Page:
City on Edge cap­tures a cen­tury of protest

The Georgia Straight - - Arts -

tear gas, and send­ing 45 to hospi­tal.

“The ’30s had big protests and a big May Day,” Bird adds. “That was re­ally a tough pe­riod here.”

In­dige­nous protest is also a re­cur­ring theme. One light box shows the 1907 Gath­er­ing of the Sal­ish Chiefs—18 In­dige­nous lead­ers in their re­galia, Chief Joe Capi­lano at the cen­tre, a cer­e­mo­nial blan­ket over his arm. The chiefs had just re­turned from tak­ing their con­cerns about rights and land to Ot­tawa and Eng­land, where they had met with the King. Fast­for­ward to 1974, and you see peo­ple hit­ting the then Van­cou­ver court­house plaza hold­ing signs say­ing “Sup­port Na­tive peo­ples’ strug­gles in de­fence of their hered­i­tary rights.”

“You think of In­dige­nous ac­tivism hap­pen­ing now,” Gos­selin says, “but pic­tures show those acts of de­fi­ance were there early on.”

The show re­veals that Van­cou­ver also has a predilec­tion for street ri­ot­ing—most notably the burn­ing cars and loot­ing dur­ing hockey play­offs in 2011. But hockey in­ci­dents in the past few decades were by no means the first ex­am­ples of sports hooli­gan­ism in the city, Gos­selin says: the pair also found images of Grey Cup ri­ots in the 1950s.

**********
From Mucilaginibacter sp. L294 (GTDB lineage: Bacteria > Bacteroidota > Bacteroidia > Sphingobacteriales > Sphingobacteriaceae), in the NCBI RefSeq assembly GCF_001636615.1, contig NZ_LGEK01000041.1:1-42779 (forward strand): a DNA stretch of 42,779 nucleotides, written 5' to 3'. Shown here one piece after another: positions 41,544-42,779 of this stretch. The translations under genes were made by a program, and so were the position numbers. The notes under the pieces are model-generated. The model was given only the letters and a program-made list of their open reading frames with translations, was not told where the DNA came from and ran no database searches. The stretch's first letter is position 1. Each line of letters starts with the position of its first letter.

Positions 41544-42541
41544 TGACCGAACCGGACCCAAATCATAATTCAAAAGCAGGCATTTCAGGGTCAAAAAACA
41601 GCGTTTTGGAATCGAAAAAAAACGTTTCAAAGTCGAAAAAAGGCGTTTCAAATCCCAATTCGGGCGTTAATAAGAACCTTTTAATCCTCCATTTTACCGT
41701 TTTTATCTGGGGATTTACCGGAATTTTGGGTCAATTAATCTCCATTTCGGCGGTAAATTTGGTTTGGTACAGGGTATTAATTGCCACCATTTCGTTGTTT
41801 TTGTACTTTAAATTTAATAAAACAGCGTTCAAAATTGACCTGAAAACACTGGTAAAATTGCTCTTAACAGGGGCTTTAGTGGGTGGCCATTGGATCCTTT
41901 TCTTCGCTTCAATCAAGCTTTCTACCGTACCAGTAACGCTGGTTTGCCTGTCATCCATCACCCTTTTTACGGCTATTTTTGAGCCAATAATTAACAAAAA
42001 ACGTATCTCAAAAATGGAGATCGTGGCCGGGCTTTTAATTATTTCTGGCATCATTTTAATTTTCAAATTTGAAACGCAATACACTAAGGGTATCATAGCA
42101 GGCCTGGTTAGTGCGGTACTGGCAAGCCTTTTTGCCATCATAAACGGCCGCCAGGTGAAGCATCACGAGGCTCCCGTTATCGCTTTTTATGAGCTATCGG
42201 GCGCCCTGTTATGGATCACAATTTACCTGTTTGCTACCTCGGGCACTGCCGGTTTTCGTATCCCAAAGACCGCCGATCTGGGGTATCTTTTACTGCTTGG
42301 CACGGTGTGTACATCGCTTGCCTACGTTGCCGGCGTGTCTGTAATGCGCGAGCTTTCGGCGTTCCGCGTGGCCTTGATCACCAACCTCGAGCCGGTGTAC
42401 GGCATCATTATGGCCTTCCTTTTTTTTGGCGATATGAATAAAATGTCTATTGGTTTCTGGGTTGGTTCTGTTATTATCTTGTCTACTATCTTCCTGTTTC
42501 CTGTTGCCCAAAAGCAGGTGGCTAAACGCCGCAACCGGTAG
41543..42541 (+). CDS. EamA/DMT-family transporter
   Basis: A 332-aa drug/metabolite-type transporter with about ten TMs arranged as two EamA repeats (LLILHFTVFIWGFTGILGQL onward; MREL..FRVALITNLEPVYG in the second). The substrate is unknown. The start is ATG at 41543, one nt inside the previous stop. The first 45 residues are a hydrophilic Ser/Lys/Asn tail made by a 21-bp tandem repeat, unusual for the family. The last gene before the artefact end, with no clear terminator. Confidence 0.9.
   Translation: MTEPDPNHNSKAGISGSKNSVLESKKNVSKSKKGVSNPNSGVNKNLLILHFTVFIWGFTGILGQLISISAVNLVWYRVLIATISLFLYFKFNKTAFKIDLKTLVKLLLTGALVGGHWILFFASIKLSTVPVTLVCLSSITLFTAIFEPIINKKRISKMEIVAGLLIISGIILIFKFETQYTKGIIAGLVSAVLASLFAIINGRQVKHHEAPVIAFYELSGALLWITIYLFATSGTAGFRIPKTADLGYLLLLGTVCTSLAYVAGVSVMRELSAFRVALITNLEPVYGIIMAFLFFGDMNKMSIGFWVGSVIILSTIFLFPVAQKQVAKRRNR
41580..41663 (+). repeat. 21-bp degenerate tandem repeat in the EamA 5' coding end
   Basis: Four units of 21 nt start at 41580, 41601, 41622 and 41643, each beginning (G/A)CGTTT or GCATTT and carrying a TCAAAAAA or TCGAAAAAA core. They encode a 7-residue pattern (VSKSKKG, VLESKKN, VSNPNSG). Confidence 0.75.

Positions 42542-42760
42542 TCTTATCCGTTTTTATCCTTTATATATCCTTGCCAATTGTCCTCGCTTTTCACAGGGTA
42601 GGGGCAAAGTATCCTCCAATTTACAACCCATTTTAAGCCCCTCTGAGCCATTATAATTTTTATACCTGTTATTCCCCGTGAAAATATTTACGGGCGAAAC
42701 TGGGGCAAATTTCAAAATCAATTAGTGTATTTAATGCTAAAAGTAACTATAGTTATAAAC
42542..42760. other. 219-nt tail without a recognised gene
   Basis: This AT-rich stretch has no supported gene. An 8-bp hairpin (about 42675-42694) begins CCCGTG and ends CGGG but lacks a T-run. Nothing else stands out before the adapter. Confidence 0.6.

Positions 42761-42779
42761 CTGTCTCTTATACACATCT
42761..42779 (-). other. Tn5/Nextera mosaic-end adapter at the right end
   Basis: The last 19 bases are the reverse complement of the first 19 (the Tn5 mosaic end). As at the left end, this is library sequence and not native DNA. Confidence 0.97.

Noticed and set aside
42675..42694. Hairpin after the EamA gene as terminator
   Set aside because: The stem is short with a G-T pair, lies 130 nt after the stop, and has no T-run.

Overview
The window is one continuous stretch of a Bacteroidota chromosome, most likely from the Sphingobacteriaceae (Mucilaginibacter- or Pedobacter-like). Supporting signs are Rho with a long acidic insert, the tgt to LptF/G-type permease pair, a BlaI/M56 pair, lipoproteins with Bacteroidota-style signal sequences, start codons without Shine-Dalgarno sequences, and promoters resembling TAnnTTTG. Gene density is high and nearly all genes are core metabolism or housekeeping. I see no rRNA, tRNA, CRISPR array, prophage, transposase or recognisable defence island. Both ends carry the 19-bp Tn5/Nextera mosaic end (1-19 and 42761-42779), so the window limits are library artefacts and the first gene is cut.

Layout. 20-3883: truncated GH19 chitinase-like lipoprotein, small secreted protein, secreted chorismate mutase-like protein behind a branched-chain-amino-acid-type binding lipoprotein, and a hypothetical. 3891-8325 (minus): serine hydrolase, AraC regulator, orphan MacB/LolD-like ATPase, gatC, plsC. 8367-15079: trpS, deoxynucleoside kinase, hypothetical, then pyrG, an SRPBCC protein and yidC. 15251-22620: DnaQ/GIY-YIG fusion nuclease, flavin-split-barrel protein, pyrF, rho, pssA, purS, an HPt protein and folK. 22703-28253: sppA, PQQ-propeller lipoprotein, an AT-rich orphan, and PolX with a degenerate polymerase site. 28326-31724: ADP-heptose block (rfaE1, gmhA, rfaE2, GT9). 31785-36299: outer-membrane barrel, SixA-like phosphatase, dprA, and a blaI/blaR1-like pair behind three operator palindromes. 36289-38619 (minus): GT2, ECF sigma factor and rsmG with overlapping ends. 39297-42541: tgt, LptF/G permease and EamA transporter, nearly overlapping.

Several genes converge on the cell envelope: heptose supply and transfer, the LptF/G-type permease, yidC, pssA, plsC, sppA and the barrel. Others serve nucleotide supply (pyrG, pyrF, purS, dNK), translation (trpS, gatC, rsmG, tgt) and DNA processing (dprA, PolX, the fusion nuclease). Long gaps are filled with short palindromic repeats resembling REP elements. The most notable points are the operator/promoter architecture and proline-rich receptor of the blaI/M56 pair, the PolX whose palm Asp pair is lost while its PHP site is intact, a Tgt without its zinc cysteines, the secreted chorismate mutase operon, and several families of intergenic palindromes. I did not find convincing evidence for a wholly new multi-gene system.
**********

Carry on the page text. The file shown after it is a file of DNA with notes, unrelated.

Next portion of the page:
The Gas­town Riot of 1971 plays a cen­tral role in the show. One blownup image de­picts the Battle of Maple Tree Square, with po­lice on horse­back tram­pling young protesters. Thanks to the crack­down, a peace­ful pot smokein turned into full-blown chaos.

City on Edge works hard to an­i­mate all the archival shots, pro­ject­ing them to cap­ture the scale, and adding record­ings of protest noise.

“We have a sound­scape be­cause you can’t talk about protest with­out hear­ing the sound—it’s raw emo­tion,” Gos­selin says, rais­ing her voice above the am­pli­fied fray.

Com­ple­ment­ing the light boxes, pro­jec­tions, and other in­stal­la­tions are archival ob­jects—from a sim­ple, black spray-painted peace sign from the 1970s to a Poverty Olympics plac­ard, and from a hand-knit­ted Pussy­hat to a Vote for Women’s Free­dom blot­ter from 1917.

To­gether, the ob­jects and images re­mind all of us how hard peo­ple here have fought for free­doms—like a woman’s right to vote—that we might now take for granted. “You have to have peo­ple in­vest their time and en­ergy,” Gos­selin says—and their pas­sion, rage, and loud­est voices, too.

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